I actually allowed too much time, I don’t know why I thought that holding poses and moving slower would be easier to paint -- IT JUST MADE MORE MINISCULE FRAMES TO PAINT ON. For that reason I will be continuing to paint on the film and it may effect the interactions of the color Ekatchrome and Tri-X B&W films in the editing phase ( perhaps less overlap ), since I did not get to paint the swirles and vortexes I wished to and almost more importantly, the full crash of the Shining blood flood that transitions from the blood rushing out of the door and bouncing off the walls towards the lense, to move into the frames / parts of the film covered in translucent red. I did plan out the film in multiple stages before and during painting, so I painted it to allow it to feel like a finished film with the dark red and ending in bright red, but it also allows for the bright red paint to be used for the waves and crashes of the flood and for the vortexes on top of the wash of deep red and me.

Back to Guy Bourdin -- after letting his work simmer in the back of my brain as I continued to plan projects & make work, I wrote down many notes about my understanding of the public opinion being related to the topical reason for the work -- Charles Jourdan shoe ads and Vogue France. I will attach my notebook pages on these thoughts transcribed through my typewriter, part of my process for creating my new Book of Red mentioned above.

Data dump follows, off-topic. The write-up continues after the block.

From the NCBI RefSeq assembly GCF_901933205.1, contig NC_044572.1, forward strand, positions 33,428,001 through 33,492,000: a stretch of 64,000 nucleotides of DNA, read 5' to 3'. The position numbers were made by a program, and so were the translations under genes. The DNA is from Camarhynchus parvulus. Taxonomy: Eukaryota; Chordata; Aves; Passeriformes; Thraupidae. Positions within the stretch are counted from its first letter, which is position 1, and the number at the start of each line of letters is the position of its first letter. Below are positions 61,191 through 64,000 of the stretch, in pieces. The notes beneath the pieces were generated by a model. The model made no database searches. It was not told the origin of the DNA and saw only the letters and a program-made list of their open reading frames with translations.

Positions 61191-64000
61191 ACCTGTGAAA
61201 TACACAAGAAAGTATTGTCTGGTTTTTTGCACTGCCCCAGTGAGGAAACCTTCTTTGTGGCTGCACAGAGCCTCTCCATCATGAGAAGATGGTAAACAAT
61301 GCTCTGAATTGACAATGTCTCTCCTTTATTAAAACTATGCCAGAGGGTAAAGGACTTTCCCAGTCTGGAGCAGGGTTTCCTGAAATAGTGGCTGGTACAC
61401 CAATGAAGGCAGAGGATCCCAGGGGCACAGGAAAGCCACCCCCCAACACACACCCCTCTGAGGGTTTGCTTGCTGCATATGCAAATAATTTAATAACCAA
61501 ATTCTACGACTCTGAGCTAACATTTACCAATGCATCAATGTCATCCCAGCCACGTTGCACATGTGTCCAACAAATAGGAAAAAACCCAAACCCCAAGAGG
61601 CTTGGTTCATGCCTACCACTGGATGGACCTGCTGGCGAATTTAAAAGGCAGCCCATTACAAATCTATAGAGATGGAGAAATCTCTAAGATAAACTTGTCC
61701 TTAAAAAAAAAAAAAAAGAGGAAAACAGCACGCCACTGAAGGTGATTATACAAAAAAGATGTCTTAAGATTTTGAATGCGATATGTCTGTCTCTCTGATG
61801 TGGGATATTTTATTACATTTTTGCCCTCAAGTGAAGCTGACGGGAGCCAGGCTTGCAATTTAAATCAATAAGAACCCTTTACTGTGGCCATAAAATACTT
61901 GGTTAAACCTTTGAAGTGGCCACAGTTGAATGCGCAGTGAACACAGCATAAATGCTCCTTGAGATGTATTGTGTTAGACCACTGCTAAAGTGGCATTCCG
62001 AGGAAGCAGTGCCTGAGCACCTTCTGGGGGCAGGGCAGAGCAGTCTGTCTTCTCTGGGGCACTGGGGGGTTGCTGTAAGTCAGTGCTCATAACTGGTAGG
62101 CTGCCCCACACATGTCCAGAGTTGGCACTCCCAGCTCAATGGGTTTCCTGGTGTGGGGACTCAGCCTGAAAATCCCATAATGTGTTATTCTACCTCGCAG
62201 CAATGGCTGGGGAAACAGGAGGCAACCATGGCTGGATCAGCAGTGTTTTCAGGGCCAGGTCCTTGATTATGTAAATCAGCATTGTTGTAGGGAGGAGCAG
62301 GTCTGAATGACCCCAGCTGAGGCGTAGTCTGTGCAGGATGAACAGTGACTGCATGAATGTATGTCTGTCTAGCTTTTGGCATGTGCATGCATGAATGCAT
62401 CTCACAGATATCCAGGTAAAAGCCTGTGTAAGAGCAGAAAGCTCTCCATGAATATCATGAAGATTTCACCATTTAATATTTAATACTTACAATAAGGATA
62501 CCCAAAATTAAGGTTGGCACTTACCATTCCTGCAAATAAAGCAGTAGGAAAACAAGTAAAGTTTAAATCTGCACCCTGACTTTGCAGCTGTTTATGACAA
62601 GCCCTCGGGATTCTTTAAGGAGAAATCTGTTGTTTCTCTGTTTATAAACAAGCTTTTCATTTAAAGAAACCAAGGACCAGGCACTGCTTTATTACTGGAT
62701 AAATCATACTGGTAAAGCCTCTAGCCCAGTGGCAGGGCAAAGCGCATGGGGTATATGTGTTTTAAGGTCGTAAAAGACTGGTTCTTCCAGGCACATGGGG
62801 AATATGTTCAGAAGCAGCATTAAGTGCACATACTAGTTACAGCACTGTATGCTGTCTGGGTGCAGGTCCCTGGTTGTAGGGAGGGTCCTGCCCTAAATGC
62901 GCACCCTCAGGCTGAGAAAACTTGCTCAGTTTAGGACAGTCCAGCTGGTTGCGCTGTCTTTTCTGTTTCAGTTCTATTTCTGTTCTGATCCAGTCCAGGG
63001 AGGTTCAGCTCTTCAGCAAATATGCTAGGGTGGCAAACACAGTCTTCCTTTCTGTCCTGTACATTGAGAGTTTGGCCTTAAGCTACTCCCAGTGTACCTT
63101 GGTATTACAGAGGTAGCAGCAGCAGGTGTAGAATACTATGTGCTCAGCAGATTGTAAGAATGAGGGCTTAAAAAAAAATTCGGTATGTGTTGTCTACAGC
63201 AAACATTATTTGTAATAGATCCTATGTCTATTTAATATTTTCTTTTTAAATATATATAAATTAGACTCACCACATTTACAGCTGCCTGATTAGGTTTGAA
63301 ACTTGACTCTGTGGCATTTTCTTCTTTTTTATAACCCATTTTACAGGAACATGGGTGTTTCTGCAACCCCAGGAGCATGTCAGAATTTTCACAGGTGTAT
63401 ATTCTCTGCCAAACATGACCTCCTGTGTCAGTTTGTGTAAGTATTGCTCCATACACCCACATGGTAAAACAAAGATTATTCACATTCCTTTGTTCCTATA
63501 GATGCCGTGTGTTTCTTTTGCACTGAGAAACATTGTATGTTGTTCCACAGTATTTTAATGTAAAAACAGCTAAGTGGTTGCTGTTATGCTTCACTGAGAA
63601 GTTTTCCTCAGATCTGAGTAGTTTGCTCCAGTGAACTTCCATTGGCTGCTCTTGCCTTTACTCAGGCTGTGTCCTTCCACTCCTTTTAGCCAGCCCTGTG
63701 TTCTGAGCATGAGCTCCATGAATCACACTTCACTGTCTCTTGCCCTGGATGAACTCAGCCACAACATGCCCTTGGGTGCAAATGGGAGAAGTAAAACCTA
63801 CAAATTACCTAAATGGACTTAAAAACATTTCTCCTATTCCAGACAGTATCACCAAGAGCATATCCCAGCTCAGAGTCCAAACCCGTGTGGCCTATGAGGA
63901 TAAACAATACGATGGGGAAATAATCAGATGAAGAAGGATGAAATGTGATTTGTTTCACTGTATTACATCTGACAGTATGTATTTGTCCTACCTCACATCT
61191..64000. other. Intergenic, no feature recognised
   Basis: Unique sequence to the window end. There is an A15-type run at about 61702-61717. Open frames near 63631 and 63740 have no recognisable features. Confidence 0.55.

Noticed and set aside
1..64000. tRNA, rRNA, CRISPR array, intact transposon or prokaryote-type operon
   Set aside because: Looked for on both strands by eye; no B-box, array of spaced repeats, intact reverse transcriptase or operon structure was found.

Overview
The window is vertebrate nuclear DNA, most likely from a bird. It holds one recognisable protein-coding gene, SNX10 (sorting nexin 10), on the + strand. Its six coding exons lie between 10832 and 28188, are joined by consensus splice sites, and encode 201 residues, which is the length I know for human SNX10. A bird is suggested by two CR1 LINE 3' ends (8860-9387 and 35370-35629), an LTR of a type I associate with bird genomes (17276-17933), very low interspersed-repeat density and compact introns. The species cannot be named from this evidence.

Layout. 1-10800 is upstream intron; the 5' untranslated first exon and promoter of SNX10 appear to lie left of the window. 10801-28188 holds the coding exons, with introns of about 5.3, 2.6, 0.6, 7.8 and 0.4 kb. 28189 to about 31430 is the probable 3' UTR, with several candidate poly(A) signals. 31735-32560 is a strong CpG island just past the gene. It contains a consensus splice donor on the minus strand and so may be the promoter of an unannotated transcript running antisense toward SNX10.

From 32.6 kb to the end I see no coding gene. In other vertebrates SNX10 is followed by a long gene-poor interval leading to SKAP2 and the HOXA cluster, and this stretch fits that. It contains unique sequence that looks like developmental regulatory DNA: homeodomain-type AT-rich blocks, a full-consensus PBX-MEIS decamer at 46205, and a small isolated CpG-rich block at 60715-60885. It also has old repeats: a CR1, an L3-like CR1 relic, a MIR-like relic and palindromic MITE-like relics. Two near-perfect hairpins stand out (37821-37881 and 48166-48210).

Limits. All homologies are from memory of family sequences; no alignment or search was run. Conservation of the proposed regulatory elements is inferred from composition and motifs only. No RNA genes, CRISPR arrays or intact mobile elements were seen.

As for the different titling of the film “Lady Stardust” and “The Lipstick Effect,” that “Don’t think, Just do” phrase and concept relates to flow, and I realize is present in how I speak of the projects when talking to other people about them ( as many people do, having shorthands for their projects in conversation ), so “Lady Stardust” became a secondary title to “The Lipstick Effect” and I was shorthanding the title of my other most recent project as just “Alice”:
“I’m picking up my Lady Stardust film from the lab” / “I’m editing the Alice Polaroids today”